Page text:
Since this spring, the federal government has handed out $517 billion through the Paycheck Protection Program, the main lifeline that Congress threw to small and midsize businesses to help them survive the coronavirus crisis. It’s a weighty amount of money, almost two-thirds of what Washington spent on the entire stimulus package it passed in 2009 to combat the Great Recession.
Unfortunately, it doesn’t seem to have bought us very much.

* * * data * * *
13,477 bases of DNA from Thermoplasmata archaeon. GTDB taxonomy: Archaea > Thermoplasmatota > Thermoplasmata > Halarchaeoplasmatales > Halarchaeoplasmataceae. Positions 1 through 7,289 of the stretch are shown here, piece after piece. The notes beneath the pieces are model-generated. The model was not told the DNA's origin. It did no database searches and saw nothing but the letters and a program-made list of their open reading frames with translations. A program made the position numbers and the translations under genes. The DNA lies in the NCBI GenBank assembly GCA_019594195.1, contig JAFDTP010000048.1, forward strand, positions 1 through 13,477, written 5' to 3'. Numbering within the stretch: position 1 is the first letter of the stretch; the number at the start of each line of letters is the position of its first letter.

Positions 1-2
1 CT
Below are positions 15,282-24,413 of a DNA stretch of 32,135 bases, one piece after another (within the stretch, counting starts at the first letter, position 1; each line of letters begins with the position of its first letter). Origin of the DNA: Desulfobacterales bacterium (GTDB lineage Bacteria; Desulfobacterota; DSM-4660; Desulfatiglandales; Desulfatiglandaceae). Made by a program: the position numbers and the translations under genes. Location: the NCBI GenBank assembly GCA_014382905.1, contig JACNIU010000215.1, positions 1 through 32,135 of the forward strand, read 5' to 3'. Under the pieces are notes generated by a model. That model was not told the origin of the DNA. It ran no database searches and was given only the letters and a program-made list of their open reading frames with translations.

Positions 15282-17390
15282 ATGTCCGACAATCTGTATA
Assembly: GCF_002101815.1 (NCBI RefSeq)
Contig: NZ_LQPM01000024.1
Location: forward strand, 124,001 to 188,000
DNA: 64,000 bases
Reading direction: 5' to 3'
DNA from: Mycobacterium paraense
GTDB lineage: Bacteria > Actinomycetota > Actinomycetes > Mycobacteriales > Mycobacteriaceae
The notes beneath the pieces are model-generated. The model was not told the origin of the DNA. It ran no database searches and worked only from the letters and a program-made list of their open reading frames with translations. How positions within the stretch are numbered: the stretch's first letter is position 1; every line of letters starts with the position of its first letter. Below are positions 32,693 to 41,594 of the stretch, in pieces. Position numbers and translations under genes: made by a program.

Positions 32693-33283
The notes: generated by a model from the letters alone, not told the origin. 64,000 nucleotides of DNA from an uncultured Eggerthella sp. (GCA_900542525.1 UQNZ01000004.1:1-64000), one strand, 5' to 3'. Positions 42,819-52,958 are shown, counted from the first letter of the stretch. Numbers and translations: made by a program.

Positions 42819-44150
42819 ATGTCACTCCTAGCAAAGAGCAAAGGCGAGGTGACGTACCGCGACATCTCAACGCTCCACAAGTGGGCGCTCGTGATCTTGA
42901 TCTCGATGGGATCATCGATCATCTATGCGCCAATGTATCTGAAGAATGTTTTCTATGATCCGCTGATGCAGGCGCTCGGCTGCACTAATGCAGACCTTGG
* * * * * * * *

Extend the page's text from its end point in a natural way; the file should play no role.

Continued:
Hastily crafted as the economy began to collapse earlier this year, PPP was designed to keep businesses alive and Americans attached to their jobs while the country shut down to try and squelch the pandemic. It offers employers with 500 or fewer workers low-interest loans to cover their operating expenses, which the government will forgive if they avoid layoffs. (Somewhat larger companies can qualify if they are in the hospitality industry or meet the government’s previously established small-business size standards.) For most borrowers, it’s essentially free money that they can use to pay their bills and their staff.